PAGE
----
Ji Mai San 蒺麦散 Case 2

Case 2 from the practice of Dr. Qiu Xiao-mei  The relationship between the breasts and women’s disharmonies such as amenorrhea, dysmenorrhea and infertility.

Ji Mai San Case Example 2

Ms. Wu was twenty-eight years old when she came for her first visit on December 8, 1976. She had been married for four years without becoming pregnant. At a hospital she underwent an iodized oil radiograph which showed that her uterus was crooked and collapsed. Her two fallopian tubes were unobstructed. By her own report she suffered from premenstrual abdominal pain and breast distention. Her pulse was sinking and thin and her tongue was red and moist. For treatment it was appropriate to course the Liver and rectify the Qi while simultaneously boosting the Kidney. I gave her the following prescription:

Ju He and Ju Luo        Semen et Vascularis Citri           Each 4.5 gm.

Chai Hu                         Radix Bupleurum                     9 gm.

Bo He Gen                     Herba Menthe                         4.5 gm.

Bai Ji Li                            Fructus Tribuli                       9 gm.

Da Mai Ya                     Fructus Hordei Germinatis        15 gm.

Fu Pen Zi                        Fructus Rubi                       9 gm.

Tu Si Zi                         Semen Cuscutae                   9 gm.

Che Qian Zi                 Semen Plantaginis                 9 gm.

Gou Qi Zi                     Fructus Lyci                                9 gm.

Wu Wei Zi                     Fructus Schizandra                    4.5 gm.

Shu Di                            Prepared Radix Rehmannia            30 gm.

Zhi Shou Wu         Prepared Radix Polygoni Multiflorum     15 gm.

I gave Ms. Zhou more than twenty packages of this prescription with additions and subtractions according to her changing signs and symptoms. By February of the next year she had become pregnant.

Discussion:

This example of infertility appeared with premenstrual abdominal pain and breast distention. The pulse was sinking and fine and the tongue was red and moist. These manifestations relate to Liver depression and Kidney vacuity. Therefore I used modified versions of Ji Mai San [Tribulus and Germinated Barley Powder] and Wu Zi Yan Zong Wan[Five Seed Develop Ancestor Pill].  When the Liver and Kidneys were synchronized the result was obtained quickly.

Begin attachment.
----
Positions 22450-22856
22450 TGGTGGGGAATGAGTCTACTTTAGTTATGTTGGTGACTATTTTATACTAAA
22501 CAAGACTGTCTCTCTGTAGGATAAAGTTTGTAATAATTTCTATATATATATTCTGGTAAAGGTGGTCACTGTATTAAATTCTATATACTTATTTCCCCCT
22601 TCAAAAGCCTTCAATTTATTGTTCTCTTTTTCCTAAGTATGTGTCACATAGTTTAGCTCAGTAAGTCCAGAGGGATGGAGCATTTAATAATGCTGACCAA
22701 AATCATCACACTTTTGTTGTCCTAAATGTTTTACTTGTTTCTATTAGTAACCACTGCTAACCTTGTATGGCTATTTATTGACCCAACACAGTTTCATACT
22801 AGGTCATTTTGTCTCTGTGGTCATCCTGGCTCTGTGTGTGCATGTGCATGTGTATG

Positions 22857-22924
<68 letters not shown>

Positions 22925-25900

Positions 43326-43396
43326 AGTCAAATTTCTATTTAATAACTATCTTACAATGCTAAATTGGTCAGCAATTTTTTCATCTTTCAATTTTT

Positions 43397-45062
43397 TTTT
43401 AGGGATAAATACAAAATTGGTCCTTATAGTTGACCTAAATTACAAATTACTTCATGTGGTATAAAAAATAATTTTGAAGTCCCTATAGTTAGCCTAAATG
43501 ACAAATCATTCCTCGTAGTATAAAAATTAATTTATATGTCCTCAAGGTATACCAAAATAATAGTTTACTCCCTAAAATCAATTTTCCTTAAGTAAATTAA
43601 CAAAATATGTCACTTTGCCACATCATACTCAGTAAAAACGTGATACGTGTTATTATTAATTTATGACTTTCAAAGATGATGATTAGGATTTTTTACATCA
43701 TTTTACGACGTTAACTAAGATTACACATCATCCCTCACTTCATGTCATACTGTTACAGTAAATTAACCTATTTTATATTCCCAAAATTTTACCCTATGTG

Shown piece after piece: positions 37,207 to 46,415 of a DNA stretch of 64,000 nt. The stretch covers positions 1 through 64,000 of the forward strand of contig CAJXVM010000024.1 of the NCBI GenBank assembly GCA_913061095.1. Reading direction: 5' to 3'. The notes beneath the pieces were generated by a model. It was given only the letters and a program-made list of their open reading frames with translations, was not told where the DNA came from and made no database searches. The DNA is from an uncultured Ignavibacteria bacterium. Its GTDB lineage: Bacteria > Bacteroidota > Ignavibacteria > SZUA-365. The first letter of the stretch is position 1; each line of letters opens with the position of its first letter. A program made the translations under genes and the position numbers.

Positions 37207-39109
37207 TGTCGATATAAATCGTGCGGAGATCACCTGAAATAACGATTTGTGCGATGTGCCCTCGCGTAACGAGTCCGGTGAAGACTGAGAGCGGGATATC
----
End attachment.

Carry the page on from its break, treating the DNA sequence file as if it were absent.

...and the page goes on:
Sharon’s Commentary:

This case shows Dr. Qiu’s ability to treat a mixed presentation by stringing formulas.  The patient was suffering from both Liver Qi stasis and Kidney Qi deficiency.  The symptoms of premenstrual abdominal pain and breast distention show us that there is Liver Qi stasis.  Her thin deep pulse showed deficiency.  The deficiency and stasis both help explain the misplaced and prolapsed uterus.

Often, when I was sitting in clinic with Dr. Qiu, she would mention that she was using a formula and yet just use two or three ingredients from that formula.  At times she would add just the two seeds Tu Si Zi and Gou Qi Zi to a formula and call this Wu Zi Yan Zong Wan. Many times she would add Chai Hu and Bo He to a formula and say she was using Xiao Yao San.  Over time she taught me to see and use the ideas a formula represents rather than simply being strict about using the entire formula.  This is one of the ways to incorporate the flexible use of formulas.

This case also illustrates Dr. Qiu’s use of Ji Mai San in cases in which there is premenstrual breast distention, especially when this is related to infertility.

Comment from Steven Clavey

I don’t remember who said it first, but a very old saying in Chinese gynecology is “If her breasts are sore, and she is trying to get pregnant, fix the sore breasts first.”
Over the years I have found that pretty good advice. Generally, aside even from the qi blockage that sore breasts evidence, there is usually fluid retention. And if the breasts are holding fluid, chances are the fallopian tubes are holding fluid (to some extent) too, and thus no longer moving with the agility a good tube should have. So if I see any signs of fluid retention in cases like this, I will usually add Fu Ling or Che Qian Zi to a qi-moving formula (like Ji Mai San, or Xiao Yao, or Chai Hu Shu Gan) to help things along.

This entry was posted in Experiential Formulas, Famous Doctors, Qiu Xiaomei. Bookmark the permalink.

Leave a Reply

Your email address will not be published. Required fields are marked *